Operating Systems 101: Virtualisation — Direct Execution (ii)

This is a course note of an online course I took relating to the Operating System on educative.io.

Chapter 2. Direct Execution

To make a program run as fast as one might expect, OS developers came up with a technique: limited direct execution, aka. run the program directly on the CPU.

Security concerns — two modes and trap instruction

However, running operations on the CPU is not a good option all the time, as we don’t want to allow all operations directly run on the CPU. Hence the “dual mode”.

  • The operating system runs in kernel mode. In kernel mode, the software has complete access to all of the computer’s hardware, and can control the switching between the CPU modes. Interrupts are also received in the kernel mode software.
  • There is also the user mode. In this mode, direct access to the hardware is prohibited. For example, when running in user mode, a process can’t issue I/O requests; otherwise exception is raised.

To execute a system call, a program must execute a trap instruction. At the top of the operating system are the system calls. These are the set of abstract operations that the operating system provides to the applications programs. When a system call is initiated , the hardware transfers control to a pre-specified trap handler and simultaneously raises the privilege level to kernel mode. In kernel mode, the OS has full access to the hardware of the system. When the OS is done servicing the request, it passes control back to the user via a special return-from-trap instruction, which reverts to user mode while simultaneously passing control back to where the application left off.

Switching Between Processes

Aside from security, there is also question we need to answer about how can the OS get control of the CPU to switch processe. There are two approaches:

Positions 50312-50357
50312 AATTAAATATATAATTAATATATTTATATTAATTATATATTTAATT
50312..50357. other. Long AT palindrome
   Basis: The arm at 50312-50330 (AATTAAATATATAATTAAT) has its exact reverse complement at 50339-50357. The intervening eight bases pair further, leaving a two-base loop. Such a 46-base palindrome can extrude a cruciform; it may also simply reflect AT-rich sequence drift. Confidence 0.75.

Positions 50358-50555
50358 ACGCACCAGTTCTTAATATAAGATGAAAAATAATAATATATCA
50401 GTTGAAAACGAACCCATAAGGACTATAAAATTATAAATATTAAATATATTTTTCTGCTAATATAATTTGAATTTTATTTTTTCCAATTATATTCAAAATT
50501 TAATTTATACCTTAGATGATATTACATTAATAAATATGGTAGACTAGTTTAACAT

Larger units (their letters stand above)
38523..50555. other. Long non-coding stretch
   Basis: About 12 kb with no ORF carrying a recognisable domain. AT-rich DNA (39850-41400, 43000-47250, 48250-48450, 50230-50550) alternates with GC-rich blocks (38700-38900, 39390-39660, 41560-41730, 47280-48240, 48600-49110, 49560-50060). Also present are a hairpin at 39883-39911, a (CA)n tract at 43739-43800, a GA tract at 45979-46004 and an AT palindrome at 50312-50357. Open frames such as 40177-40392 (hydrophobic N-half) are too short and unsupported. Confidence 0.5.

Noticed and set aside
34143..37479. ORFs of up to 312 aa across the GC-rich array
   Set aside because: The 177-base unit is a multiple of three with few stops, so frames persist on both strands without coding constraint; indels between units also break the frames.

• A cooperative approach: wait for system calls :

In this approach, the OS trusts the processes that run for too long are assumed to periodically give up the CPU so that the OS can decide to run some other task, thus by waiting for a system call from the process or an illegal operation of some kind to take place.

  • A non-cooperative approach: the OS takes control

The OS use a special timer interrupt that starts at the boot time that is programmed to raise an interrupt every so many milliseconds; when the interrupt is raised, the currently running process is halted, and a pre-configured interrupt handler in the OS runs. The OS must inform the hardware of which code to run when the timer interrupt occurs, at boot time.

Saving and restoring context during switch

The OS executes a context switch when switching the processes. A context switch is to save a few register values for the currently-executing process onto its kernel stack and restore a few for the soon-to-be-executing process.

In this example, Process A is running and then is interrupted by the timer interrupt. The hardware saves its registers to PCB0 and enters the kernel.

In the timer interrupt handler, the OS decides to switch from running Process A to Process B. At that point, it calls the switch() routine, which carefully saves current register values to PCB0, restores the registers of Process B from PCB1, and then switches contexts, specifically by changing the stack pointer to use B’s kernel stack .

Finally, the OS returns-from-trap, which restores B’s registers and starts running it.

Worries about concurrency

Now another question, what happens when you’re handling one interrupt and another one happens?

  • Disabling interrupts: OS might disable interrupts during interrupt processing; doing so ensures that when one interrupt is being handled, no other one will be delivered to the CPU.
  • Locking schemes: OS also has developed a number of locking schemes to protect concurrent access to internal data structures.

That’s so much of it!

Happy Reading!



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